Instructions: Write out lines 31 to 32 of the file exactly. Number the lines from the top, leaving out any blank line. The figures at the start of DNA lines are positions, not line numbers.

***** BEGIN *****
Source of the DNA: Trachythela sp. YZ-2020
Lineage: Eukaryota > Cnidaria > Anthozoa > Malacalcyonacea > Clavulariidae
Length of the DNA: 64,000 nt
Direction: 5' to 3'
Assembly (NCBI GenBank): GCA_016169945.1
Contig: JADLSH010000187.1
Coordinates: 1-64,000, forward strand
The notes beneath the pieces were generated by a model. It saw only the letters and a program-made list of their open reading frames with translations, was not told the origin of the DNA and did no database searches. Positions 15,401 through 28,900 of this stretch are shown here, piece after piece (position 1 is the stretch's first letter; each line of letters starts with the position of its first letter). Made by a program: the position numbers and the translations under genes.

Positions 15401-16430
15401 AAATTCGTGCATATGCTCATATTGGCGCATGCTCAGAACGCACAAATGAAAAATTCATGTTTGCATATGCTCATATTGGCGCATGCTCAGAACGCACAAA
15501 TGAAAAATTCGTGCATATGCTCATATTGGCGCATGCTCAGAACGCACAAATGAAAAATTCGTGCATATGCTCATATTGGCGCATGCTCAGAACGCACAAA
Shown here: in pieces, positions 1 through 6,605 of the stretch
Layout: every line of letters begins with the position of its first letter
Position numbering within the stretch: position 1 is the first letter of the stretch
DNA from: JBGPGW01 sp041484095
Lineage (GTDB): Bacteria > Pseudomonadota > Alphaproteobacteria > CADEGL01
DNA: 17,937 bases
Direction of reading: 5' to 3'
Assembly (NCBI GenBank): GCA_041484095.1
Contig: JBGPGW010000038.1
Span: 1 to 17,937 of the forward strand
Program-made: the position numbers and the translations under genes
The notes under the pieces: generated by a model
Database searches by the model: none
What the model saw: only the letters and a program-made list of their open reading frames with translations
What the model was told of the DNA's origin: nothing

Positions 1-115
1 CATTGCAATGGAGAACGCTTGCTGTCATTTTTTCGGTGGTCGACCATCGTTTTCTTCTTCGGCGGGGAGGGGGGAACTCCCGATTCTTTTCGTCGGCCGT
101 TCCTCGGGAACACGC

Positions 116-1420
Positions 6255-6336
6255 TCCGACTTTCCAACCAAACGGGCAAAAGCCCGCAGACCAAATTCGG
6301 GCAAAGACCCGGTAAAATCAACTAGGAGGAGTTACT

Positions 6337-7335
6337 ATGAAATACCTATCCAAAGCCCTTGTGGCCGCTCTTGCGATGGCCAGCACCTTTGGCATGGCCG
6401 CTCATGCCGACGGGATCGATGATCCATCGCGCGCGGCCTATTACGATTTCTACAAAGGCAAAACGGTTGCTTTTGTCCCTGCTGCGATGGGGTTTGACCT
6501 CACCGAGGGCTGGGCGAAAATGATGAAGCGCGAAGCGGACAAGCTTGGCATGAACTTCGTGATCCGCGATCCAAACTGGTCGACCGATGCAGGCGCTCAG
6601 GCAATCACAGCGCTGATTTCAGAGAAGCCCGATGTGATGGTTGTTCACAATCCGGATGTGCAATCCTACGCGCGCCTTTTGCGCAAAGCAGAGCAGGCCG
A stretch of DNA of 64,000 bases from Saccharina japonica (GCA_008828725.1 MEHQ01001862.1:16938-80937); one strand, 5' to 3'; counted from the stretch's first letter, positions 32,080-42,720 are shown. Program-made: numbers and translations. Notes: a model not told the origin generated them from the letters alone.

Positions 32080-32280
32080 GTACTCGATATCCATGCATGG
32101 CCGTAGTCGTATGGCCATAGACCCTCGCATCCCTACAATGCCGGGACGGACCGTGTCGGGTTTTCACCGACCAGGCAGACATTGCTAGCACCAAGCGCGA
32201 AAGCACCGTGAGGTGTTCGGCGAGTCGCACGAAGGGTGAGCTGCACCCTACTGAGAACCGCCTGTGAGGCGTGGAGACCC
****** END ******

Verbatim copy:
Positions 6255-6336
6255 TCCGACTTTCCAACCAAACGGGCAAAAGCCCGCAGACCAAATTCGG